Pharmacy bosses have hit out after documents confirmed fears local chemists could close if funding was cut.
An impact assessment of the ‘Community Pharmacy Contractual Framework for 2019/20 to 2023/24’ described how the five-year deal would “create winners and losers across pharmacy contractors”.
The Government was warned some chemists could “become financially unviable and close” under the five-year community pharmacy contract, according to a freedom of information request from The Pharmaceutical Journal.
National Pharmacy Association chairman Andrew Lane told the Mirror tonight: “This document proves that the Government knew pharmacy closures were possible as a result of funding cuts.
“What’s more, it cannot predict where the axe will fall, meaning that even those communities most in need of local health care facilities could lose out.
“Pharmacies have played a vital part in the nation’s response to coronavirus, and we also want to help get the country back on its feet again, including playing a key role in assisting the rollout of the vaccination programme.
“At this moment of crisis for the country, there should be more, not less, investment in frontline health services like pharmacies.
“Local independent pharmacies are running on empty. All we’re asking for is investment sufficient to keep our doors open and our patients safe and well.”
Community chemists played a crucial role in the first Covid-19 wave.
Pharmacies free up 492,000 GP visits a week by giving free advice to patients.
They routinely offer face-to-face consultations – while doctors see eight in 10 patients remotely.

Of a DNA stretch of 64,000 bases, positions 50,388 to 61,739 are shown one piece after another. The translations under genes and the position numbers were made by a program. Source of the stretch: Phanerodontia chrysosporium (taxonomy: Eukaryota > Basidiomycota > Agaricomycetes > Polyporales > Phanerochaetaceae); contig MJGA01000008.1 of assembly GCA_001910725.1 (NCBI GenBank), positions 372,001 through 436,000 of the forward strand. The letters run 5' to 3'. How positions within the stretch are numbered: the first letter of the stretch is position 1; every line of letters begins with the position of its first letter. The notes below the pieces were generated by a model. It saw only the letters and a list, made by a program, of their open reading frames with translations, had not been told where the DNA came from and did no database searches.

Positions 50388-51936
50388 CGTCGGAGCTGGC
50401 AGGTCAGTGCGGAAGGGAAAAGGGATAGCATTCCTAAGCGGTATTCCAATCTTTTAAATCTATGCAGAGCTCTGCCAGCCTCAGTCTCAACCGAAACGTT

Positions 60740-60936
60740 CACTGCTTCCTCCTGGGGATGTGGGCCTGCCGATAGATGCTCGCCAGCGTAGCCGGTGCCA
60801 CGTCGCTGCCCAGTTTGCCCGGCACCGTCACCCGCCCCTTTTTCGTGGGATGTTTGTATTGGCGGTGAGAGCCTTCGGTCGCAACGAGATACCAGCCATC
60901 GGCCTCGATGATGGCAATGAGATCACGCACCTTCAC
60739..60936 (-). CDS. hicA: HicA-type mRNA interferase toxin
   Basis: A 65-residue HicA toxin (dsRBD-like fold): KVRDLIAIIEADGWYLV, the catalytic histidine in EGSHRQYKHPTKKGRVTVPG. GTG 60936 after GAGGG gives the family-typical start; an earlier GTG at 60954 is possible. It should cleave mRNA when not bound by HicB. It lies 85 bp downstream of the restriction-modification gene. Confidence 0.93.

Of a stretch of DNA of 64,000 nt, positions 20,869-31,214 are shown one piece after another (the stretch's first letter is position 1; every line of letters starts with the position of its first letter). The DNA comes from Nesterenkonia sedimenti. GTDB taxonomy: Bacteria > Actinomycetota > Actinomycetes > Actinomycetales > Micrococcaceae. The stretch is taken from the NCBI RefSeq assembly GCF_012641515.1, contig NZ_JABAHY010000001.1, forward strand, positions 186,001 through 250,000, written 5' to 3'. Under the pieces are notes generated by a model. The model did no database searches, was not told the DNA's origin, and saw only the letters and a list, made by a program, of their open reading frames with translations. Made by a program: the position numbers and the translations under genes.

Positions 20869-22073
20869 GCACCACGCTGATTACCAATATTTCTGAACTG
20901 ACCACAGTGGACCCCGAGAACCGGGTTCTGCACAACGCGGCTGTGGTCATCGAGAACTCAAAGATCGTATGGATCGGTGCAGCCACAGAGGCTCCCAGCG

They also reduce typical surgery workloads by 65 patient appointments each.
A report in September found up to 6,500 family-owned chemists across England could close in the next four years.
The study by accountancy firm Ernst & Young predicted 72% of independent outlets would lose money within four years.
Its report found community chemists are underfunded by £497million a year.
Despite their crucial role, they are still a tiny proportion of England’s healthcare costs – making up just 2.3% of total NHS England spending.
NHS funding makes up around 87% of revenues received by pharmacy services, with other income from over-the-counter sales and services commissioned by councils.
But 28% were already making a loss in 2019 and the report estimated the average pharmacy will be making an annual loss of £43,000 by 2024.
A Department of Health spokesman said: “The Community Pharmacy Contractual Framework five-year deal was agreed with the Pharmaceutical Services Negotiating Committee and commits £2.592billion annually to the sector, allowing pharmacies to deliver more clinical services and become the first port of call for minor illnesses.
“To support community pharmacies during the Covid-19 pandemic we have also made £370million in advance payments to support pharmacies in maintaining medicine supplies and providing health advice.”
The Mirror is campaigning to save family chemists.